THE NASSAU STREET FIRE.
CHILF BONNER and his men deserve all the credit possible for the efficient manner in which they handled the fire in Nassau and Ann streets last week. They had to fight against much the same odds as the firemen of London during the recent Cripplegate fire-narrow streets and buildings crowded together, some of them old ramshackle structures, whose presence is a perpetual menace to the safety of their neighbors. The water supply was so poor as to emphasize the demand for the auxiliary pipe system, while the height of the surrounding skyscrapers-one of which was badly damaged – added to the trouble. As Chief Bonner has since pointed out,
the engine pipe lines cannot do effective work at a height exceeding 125 feet. The ordinary engine stream is practically worthless against a good blaze, and is only useful in putting out smouldering cinders. With six or seven engines concentrating their force on the water tower we do effective work; but with an auxiliary pipe line and powerful fire tugs pumping the water we could have dozens of such voluminous streams and could use them whenever and wherever we cared to. Then we could stand a show of getting the best of a fire. It takes a great volume of water to extinguish a hot blaze, and at any height the ordinary stream is worthless. With the auxiliary pipe system we could do better work at greater heights, get greater volume to our streams, use the river water, and still have the same facilities that we have now to help us out.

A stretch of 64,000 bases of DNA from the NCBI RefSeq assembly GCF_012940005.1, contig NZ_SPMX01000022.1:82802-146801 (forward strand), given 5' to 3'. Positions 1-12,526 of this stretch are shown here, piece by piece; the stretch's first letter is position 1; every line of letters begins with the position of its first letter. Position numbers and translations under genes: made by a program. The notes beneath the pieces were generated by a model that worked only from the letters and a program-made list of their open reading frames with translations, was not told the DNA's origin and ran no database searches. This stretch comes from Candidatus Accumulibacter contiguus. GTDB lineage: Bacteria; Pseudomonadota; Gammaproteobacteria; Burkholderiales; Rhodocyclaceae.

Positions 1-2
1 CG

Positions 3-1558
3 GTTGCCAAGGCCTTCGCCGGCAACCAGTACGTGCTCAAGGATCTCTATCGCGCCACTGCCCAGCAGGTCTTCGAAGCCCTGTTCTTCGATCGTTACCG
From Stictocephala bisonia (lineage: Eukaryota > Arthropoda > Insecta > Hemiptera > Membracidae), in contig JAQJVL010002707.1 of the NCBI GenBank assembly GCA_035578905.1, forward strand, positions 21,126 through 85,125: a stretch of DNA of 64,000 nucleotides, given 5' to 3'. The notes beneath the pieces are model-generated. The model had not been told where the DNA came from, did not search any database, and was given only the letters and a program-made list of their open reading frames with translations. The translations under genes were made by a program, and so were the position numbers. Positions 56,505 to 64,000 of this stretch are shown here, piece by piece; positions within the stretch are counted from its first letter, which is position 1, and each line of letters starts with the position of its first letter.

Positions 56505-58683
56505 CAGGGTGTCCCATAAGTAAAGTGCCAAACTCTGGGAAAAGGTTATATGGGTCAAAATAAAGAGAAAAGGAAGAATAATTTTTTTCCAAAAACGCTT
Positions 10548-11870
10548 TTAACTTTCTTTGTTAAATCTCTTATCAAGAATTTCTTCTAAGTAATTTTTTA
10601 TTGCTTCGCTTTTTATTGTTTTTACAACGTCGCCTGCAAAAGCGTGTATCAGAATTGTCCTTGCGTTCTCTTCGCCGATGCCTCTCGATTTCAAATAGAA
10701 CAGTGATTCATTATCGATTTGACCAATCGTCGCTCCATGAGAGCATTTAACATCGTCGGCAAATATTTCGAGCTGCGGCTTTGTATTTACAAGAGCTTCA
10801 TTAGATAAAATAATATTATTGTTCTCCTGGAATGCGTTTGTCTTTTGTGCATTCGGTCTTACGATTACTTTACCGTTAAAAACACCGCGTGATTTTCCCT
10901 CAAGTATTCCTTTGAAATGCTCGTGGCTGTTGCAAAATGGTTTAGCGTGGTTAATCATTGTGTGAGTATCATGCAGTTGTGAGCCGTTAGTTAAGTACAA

The experience of the firemen in the fifteen-story fireproof Vanderbilt building, where the elevators had stopped running for the night, and in which apparently there was either no means of fighting a fire or else no one competent to essay the task (in the Nassau Chambers there was not even a hand grenade fire extinguisher), is instructive. The hose had to be dragged by hand up the stairs to the ninth story ! What wonder then that the firemen were exhausted long before they reached that height? Yet FIRE AND WATER has been scoffed at for predicting just that very difficulty ! Another lesson is afforded by the same building. It caught fire from outside exposure, thereby accentuating the truth of Chief Bonner’s prophecies as to the liklihood of such a thing taking place, and causing the fear to arise that, even with iron window frames, the danger of the flames setting fire to the contents of a warehouse supposedly “absolutely fireproof ” is not so remote as is claimed. A contemporary puts it tersely and aptly:
The windows of a fireproof building, above the roofs of ordinary buildings, seem to be regular targets for all the fires in the neighborhood-just as wooden church steeples or wooden mansards rising above the general roof levels catch the fires for blocks around.